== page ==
ORIENTED TO LIFE
LIVE MORE LIFELY!
Sign up to be notified of new posts and comments through our newsletter.
Sleep as Nature Intended
About ten years ago, I read a fascinating book that changed my ideas about sleep. Since we are approaching the Winter Solstice and many life-forms are below ground or hibernating, I thought I'd tell you about human sleep in pre-industrial times.
The book is At Day's Close: Night in Times Past. It looks at night from every angle.
In our industrialized world, the idea is promoted that we should "sleep peacefully through the night" and if we don't, there is something wrong and we need a sleep aid. Both drugs and natural remedies are sold to help us achieve this goal.
But, in fact, that we should sleep through the night is an industrial idea, maybe made up to sell more sleeping pills?
In pre-industrial times, the norm was what we now call "segmented sleep"—two periods of sleep with a period of being awake in between. Right now I'm writing this in the middle of the night. After sleeping a few hours, I just wake up and write while everyone else is sleeping. It's quiet and peaceful at this hour and I can easily focus on what I'm writing. And then I go back to bed and sleep for a few more hours. It means I wake up later in the morning, but I've already done my work for the morning hours, so that's OK.
Instead of trying to achieve an industrial myth, I now allow my body to determine it's own natural pattern of sleep.
Here is an excerpt from At Day's Close about segmented sleep:
There is every reason to believe that segmented sleep, such as many wild animals exhibit, had long been the natural pattern of our slumber before the modern age, with a provenance as old as humankind. As suggested by recent experience at the National Institute of Mental Health in Bethesda, Maryland, the explanation likely rests in the darkness that enveloped premier families. In attempting to recreate the condition of "prehistoric" sleep, Dr, Thomas Wehr and his colleagues found that human subjects, deprived of artificial light at night over a span of several weeks, eventually exhibited a pattern of broken summer—one practically identical to that of preindustrial households. Without artificial light for up to fourteen hours each night, Wehr's subject first lay awake in be for two hours, slept for four, awakened again for two or three hours of quiet rest and reflection, and fell back asleep for four hours before finally awakening for good. Significantly, the intervening period of "non-anxious wakefulness" possessed "an endocrinology all its own," with visibly heightened levels of prolactin, a pituitary hormone best known for stimulating lactation in nursing mothers and for permitting chickens to brood contentedly atop eggs for long stretches of time. In fact, Wehr has likened this period of wakefulness to something approaching an altered state of consciousness, not unlike meditation.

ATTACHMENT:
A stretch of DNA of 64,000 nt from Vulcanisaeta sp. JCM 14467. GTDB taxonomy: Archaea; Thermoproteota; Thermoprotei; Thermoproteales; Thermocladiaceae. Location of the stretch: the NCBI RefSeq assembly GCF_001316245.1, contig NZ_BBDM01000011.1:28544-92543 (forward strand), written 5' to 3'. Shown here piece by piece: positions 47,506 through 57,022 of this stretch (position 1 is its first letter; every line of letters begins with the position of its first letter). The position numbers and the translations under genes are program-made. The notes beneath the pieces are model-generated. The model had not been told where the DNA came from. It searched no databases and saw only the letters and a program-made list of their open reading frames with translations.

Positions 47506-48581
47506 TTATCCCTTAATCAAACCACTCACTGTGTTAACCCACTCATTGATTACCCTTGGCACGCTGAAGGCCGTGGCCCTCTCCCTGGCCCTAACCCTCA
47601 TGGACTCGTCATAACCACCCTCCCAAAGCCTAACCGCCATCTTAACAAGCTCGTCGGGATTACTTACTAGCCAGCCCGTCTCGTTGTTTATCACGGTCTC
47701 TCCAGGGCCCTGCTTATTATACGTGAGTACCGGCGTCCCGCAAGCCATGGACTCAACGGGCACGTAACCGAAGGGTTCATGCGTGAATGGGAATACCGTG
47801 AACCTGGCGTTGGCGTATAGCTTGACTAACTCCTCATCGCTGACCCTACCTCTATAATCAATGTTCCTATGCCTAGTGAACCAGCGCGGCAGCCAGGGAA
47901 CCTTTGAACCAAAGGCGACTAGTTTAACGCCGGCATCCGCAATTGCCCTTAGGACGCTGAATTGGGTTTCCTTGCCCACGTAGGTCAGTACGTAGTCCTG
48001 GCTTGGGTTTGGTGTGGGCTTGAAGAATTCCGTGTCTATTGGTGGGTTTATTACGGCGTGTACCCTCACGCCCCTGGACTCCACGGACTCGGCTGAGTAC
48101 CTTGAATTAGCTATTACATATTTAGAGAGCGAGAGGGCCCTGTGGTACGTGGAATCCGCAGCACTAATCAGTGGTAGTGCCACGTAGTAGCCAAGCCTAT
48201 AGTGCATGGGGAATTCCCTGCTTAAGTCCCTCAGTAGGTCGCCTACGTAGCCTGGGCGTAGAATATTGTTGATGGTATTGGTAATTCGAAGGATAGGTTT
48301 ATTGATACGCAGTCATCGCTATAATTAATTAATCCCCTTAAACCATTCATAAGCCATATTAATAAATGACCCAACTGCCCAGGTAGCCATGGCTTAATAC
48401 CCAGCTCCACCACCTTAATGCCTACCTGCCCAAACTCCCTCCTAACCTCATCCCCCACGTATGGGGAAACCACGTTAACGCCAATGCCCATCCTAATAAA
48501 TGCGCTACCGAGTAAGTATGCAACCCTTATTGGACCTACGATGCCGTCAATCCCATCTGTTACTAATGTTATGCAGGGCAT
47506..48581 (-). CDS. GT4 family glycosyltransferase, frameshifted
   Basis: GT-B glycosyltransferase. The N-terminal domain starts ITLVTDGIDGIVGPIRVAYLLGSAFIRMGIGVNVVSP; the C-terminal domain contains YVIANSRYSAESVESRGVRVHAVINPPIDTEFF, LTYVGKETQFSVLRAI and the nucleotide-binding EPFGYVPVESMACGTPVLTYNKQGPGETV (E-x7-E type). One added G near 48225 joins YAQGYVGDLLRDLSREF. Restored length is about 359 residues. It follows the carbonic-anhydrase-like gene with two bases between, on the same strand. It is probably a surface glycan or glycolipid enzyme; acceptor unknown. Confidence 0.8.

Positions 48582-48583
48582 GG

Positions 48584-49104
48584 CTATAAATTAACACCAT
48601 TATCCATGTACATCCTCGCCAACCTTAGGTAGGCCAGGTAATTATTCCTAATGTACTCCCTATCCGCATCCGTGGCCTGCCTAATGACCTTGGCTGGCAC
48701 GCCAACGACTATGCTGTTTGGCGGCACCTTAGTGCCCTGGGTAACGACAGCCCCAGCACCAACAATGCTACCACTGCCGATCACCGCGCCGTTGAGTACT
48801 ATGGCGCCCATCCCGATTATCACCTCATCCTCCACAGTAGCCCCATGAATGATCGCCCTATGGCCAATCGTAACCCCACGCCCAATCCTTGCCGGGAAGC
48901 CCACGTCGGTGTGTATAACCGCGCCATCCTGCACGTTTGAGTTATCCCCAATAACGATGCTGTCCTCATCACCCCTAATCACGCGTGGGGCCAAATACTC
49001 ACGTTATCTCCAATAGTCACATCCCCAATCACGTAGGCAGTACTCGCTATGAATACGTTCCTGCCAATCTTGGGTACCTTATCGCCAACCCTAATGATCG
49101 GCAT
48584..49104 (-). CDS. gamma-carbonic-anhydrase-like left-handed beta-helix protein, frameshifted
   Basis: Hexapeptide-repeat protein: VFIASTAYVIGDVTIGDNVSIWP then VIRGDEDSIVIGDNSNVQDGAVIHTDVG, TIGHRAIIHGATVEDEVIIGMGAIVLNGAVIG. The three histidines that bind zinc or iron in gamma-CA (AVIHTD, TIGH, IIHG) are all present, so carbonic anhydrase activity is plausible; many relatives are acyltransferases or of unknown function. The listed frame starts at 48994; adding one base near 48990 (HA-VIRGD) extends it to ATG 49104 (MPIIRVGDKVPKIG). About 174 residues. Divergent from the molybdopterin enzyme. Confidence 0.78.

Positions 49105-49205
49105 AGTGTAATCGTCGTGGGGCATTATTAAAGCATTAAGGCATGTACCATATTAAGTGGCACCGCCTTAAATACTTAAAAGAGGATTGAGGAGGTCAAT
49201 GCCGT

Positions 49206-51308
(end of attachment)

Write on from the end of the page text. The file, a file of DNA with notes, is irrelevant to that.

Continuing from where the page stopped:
I can vouch for an altered state of consciousness in the middle of the night. I keep a pen and pad of paper right next to my bed because I so often at this time have some of my best realizations.
It is of no small benefit on finding oneself in bed in the dark to go over again in the imagination the main outlines of the forms previously studied, or of other noteworthy things conceived by ingenious speculation
— Leonardo da Vinci
The author goes on to discuss "the enormous physiological impact of modern lighting on sleep," on which there is wide agreement. This is well documented (but despite this, most people still follow the industrial practice of artificial light at night, including me. I haven't worked that out yet. Somehow my body is otherwise attuned to the natural world, as a sleep segmented almost every night).
But more interesting to me was what pre-industrial people did while they were awake. Of course, they probably went to the bathroom, tended the fire, smoked tobacco, checked the time, enjoyed a hot drink, tend to children, do household chores, prayed, talked with bedfellows, (and lovemaking, of course).
All in all, this is a fascinating book about pre-industrial life. I'm not suggesting that we go backward to the ways of another time, but rather look at them and see what we can learn about how life was before we humans were industrialized, and see what we can learn that could be useful moving forward into a post-industrial future.
DEBRA REDALIA, Co-Founder of Lifely, has been researching and writing about lifestlye topics for more than forty years. After her first book on nontoxic consumer products was published in 1984, she went on to be the leader in this field as Debra Lynn Dadd. In June 2019, she retired from writing about toxics and industrial consumer products to establish The Lifely Group with her llifepartner and soulmate Larry Redalia. This next step into life beyond industrialization is the result of a lifetime of research and making lifely changes in her own life that have given her greater health and happiness.